Dang, I just bought Essential Marvel Horror vol. 1 (mainly because it was a cheap source of a lot of Gerber material that I'd not read much of at the time), which has most of the Son of Satan and Satanna stuff collected - but have yet to read it. So I can't make any really intelligent comments - other than to say that I was also initially kind of leery of the 'hellish' heroes because, like david_b, I was a little Catholic boy going to a Catholic school. However, I got over it, and grew to appreciate both Son of Satan and his sister.
As for Ghost Rider, I never really got into him as a solo character, but agree that he was good in team and team-up situations. I kind of liked the fact that, like the early Wolverine, he had the potential to go crazy and always had his team-mates on edge...

giantsizegeek said...

I was definitely into both Ghost Rider and Son of Satan and bought their first appearances on the newsstands. There is some context here. In the movies, Satanic themed films were popular, especially The Exorcist, about a demon possessing a little girl. Ghost Rider blew me away because of Ploog's art, the Elvis inspired costume, the Evel Knivel job that Johnny Blaze had during the day. Son of Satan was wild--the ultimate rebellious son against an evil father--and I dug how he got launched out of Ghost Rider.

Ghost Rider fell apart quickly after the first year, but later on Roger Stern did a good run. I enjoyed the recent Jason Aaron run as he brought back some classic characters and updated them in a good way.

Son of Satan was good in the original series as Steve Gerber took it over in Marvel Spotlight. After that, no one has known what to do with him, and I hated how he was in the Defenders and the whole being married to Hellcat deal. Jason Aaron treated him well in Ghost Rider but they gave him a new visual look which sucked.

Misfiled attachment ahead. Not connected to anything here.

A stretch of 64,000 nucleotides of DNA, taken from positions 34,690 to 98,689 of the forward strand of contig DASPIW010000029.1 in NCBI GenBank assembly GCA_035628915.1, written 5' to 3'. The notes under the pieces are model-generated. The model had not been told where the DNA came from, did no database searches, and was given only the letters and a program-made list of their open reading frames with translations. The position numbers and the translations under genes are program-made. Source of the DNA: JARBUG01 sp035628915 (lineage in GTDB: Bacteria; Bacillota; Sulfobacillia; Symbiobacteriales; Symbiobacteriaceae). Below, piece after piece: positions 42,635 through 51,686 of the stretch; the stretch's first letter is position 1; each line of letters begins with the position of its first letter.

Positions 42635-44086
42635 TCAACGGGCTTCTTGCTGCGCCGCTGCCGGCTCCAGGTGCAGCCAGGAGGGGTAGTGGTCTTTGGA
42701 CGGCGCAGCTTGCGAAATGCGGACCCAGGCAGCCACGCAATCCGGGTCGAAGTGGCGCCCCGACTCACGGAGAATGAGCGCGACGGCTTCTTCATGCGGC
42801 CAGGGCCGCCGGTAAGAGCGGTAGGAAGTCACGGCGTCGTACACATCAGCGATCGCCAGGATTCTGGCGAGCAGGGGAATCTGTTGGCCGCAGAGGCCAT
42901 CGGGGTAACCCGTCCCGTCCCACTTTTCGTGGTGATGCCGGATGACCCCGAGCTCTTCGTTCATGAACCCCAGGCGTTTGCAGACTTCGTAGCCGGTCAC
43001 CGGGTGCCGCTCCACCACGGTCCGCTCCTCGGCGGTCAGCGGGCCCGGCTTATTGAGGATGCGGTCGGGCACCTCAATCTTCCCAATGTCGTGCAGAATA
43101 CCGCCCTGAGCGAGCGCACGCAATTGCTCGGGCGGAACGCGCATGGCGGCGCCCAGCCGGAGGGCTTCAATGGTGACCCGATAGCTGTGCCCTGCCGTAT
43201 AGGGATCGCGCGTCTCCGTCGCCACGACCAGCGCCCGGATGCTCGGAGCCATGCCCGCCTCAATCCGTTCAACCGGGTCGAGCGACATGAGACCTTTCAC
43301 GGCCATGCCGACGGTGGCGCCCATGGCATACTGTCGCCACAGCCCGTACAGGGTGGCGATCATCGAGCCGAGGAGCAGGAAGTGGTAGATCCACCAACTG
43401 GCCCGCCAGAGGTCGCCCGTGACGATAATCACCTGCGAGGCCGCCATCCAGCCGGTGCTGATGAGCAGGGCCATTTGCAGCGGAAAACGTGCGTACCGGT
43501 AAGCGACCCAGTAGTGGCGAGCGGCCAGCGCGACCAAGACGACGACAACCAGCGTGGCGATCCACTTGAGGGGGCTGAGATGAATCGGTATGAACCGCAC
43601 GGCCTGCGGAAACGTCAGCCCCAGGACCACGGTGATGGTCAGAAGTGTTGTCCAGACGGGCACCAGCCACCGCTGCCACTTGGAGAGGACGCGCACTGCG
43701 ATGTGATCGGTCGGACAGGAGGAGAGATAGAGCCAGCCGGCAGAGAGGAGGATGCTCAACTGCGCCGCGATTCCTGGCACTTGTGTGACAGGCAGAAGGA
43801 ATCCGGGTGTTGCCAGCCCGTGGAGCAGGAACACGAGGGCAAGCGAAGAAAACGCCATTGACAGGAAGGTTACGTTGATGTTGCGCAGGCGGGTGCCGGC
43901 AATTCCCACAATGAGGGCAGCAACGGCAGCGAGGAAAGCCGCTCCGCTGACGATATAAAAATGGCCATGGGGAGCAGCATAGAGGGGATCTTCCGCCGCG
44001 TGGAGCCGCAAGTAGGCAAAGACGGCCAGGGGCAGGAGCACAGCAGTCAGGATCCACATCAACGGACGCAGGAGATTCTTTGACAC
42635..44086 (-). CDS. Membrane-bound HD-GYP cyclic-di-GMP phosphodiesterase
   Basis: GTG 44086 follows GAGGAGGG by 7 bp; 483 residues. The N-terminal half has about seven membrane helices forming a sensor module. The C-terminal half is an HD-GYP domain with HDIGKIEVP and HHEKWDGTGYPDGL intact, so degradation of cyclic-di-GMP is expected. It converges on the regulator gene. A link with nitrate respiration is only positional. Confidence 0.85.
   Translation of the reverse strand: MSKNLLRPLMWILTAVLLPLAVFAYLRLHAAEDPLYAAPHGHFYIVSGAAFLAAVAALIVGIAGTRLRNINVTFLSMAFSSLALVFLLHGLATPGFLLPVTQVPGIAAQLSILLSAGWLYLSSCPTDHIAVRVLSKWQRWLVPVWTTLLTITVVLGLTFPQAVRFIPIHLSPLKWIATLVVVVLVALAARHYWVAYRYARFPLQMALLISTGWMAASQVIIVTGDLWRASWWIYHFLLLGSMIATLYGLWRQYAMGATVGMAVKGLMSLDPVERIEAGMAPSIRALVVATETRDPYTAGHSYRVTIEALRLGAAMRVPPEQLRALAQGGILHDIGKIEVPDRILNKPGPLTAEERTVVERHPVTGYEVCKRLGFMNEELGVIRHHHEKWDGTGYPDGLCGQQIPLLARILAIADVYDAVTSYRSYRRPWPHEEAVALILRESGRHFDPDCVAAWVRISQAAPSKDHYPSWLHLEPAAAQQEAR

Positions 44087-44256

pete doree said...

Loved 'em both! And Satana as well! The '70's was all about Satanism ( and disco & kung-fu obviously )
Sure, maybe none of those characters ever quite lived up to their potential, but they were certainly treated better than they are now.
Anonymous' post reminded me of a long forgotten 'black metal' band from the '80's called Venom, whose whole image was based around a Dennis Wheatley / Hammer Horror version of Satanism. I seem to remember their 1st album 'In League With Satan' had to be recalled as the first pressings bore the proud legend 'In League With Stan' on the cover...

Anonymous said...

Well, I think there is one thing you can safely say about everyone on the BAB: we're all in league with Stan!

(it had to happen!)


starfoxxx said...

I've often wondered if the reason Son of Satan and Hellcat never got the "action figure" treatment was because of the "satanic" nature of their names......but the popularity of HELLBOY nixed my theory. I'm still waiting for Daimon and Patsy as Marvel Legends (or any Marvel Legends at all---hey weren't they supposed to make a VALKYRIE Marvel Legend figure?)

And while I consider the GHOST RIDER movie a real turd, I mostly attribute it to the total lack of chemistry between the gorgeous Eva Mendes and the mis-casted Nic Cage.

Nic Cage was fantastic in Kick-A$$, though, his best role in 15-20 years.

And I also only really enjoyed Ghost Rider and SonofSatan in a super-team setting.

PS.....Devil-Slayer was cool, too.


Inkstained Wretch said...